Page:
Well, the past few weeks have been a blur because my stepdaughter was just married this past weekend! Even as a stepmother, I had lots to do to get ready for the event, and it was even more wonderful than I'd imagined it could be. So today I've been trying to ready myself for the annual Illinois Reading Council Leadership event for this week - I need to leave tomorrow afternoon in order to be at the Grand Bear Lodge in Utica Illinois and will be there until next Friday. Leadership is always a fun event, though it's full of hard work! Local council officers have the opportunity to learn more about their offices and to plan events for the year as well as get ready for the annual conference in March the following year. Here are a couple of photos of some of the folks who attended last year.
Anyway, in a previous post I indicated that my goal would be to read EVERY book by EVERY author who will be at the 2011 conference. I've been balking at that a little bit, I will admit - quite a lofty goal I set for myself! And I'm not sure how to keep track of it - but I'm sure something will come up. Meanwhile, I'll just let you know in this blog about the books I'm reading.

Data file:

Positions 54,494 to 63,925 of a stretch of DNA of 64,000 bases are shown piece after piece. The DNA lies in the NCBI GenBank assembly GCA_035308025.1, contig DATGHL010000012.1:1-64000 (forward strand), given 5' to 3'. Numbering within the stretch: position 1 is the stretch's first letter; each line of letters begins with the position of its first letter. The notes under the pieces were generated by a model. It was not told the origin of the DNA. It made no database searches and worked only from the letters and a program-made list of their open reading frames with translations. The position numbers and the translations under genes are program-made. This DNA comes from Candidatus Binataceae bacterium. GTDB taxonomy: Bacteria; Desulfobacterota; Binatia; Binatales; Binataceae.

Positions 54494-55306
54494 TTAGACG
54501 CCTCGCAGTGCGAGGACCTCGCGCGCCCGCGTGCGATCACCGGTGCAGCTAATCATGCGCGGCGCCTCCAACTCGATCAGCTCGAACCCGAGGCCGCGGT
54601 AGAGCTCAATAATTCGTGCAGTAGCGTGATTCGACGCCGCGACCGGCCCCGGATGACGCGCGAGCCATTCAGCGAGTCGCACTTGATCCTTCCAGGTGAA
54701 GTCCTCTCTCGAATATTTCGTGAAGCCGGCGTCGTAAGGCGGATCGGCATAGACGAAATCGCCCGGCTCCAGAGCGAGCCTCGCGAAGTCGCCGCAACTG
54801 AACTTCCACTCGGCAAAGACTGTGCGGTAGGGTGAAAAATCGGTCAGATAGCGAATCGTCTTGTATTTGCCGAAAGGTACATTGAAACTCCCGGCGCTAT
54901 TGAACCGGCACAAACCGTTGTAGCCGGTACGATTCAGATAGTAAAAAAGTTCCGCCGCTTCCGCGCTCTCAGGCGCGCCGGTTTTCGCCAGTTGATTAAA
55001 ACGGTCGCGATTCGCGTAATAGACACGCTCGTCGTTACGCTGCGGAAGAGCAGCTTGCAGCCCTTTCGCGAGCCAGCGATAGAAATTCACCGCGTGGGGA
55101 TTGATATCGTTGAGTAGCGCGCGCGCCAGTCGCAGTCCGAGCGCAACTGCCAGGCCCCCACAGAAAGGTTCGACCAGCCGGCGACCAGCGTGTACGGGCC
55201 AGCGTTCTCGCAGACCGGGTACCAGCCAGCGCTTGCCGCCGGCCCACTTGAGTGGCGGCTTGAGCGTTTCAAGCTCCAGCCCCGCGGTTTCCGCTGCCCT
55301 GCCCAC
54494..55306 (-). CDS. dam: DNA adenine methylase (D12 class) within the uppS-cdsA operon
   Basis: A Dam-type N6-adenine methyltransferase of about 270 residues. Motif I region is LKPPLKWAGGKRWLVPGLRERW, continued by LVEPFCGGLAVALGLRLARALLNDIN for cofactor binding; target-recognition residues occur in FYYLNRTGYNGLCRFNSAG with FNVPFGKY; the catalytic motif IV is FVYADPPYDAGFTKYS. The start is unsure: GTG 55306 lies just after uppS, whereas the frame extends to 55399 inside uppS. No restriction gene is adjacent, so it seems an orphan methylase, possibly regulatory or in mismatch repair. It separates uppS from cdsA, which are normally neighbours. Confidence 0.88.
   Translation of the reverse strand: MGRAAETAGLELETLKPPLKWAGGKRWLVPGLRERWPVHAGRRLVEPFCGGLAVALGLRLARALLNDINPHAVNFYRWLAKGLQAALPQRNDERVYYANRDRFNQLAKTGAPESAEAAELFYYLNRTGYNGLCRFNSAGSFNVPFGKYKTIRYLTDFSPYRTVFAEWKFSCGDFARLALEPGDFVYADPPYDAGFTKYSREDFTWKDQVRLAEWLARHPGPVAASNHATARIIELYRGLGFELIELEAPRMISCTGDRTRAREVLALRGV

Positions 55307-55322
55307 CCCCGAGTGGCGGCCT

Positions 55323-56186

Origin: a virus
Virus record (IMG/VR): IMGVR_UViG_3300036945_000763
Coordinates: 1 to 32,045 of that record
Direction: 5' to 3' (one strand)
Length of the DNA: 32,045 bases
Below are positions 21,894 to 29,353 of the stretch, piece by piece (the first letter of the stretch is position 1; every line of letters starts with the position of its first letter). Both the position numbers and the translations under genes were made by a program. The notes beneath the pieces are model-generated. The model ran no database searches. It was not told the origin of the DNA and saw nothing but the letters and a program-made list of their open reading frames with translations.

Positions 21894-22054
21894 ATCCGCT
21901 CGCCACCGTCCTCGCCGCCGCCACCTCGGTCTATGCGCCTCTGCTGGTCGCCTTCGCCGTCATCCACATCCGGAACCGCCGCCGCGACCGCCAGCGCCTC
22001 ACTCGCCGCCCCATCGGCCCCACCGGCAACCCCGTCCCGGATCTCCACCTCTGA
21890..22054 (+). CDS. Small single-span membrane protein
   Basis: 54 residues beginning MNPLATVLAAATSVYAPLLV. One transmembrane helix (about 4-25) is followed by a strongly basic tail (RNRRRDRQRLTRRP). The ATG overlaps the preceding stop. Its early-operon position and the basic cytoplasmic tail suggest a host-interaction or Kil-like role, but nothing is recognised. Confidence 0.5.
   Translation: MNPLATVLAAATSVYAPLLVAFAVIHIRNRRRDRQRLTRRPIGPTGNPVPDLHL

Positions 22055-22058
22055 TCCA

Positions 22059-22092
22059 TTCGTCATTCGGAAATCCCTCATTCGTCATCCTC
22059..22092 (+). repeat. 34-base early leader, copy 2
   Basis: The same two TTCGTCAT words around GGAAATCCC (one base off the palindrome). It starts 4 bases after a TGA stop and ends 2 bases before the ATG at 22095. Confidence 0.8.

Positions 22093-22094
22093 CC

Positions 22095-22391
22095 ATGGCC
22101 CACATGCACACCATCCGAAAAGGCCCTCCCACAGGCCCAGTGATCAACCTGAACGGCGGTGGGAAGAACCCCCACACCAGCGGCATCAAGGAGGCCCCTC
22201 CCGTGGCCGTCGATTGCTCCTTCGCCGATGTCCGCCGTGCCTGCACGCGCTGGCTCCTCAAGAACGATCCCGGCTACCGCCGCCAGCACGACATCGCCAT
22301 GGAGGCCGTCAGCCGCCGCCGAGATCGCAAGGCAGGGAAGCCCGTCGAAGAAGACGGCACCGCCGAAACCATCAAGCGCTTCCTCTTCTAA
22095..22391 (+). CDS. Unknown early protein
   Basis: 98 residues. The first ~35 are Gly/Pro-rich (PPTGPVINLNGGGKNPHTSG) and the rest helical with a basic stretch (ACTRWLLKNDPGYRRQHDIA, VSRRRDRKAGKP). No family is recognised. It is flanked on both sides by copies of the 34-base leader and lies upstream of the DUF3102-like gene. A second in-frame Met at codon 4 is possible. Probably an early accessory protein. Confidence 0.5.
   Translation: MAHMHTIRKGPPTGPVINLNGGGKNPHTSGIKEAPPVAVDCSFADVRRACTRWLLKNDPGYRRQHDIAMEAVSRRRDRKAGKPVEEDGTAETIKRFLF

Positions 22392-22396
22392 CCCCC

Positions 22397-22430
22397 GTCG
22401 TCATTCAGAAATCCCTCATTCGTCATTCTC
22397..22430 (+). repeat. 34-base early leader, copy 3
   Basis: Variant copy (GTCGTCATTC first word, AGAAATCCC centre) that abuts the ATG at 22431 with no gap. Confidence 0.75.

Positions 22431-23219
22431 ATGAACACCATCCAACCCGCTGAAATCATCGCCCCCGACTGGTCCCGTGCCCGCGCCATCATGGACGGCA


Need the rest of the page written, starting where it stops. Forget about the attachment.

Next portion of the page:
Tonight I read Jane Yolen and Mark Teague's How Do Dinosaurs Say I Love You? and what an adorable book! I know Jane and Mark have teamed up for an entire series of "How Do" dinosaur books, and I do intend to read them all, but this one will really make you fall in love with it immediately. The dinosaurs in each illustration are different from each other, which at first I didn't understand, but then I realized that ... yes, our little 'dinosaurs' can seem like entirely different beings from moment to moment. And the wonderful thing about the different dinosaur illustrations is that each is identified on the page (and the inside of the front jacket). You and your students will learn a lot of new dinosaurs - I had never heard of most of them. Neovenator, Ouranosaurus, and Kentrosaurus, to name a few. At first I thought maybe Jane and Mark had created them out of their own imaginations, but I looked them up - so can your students!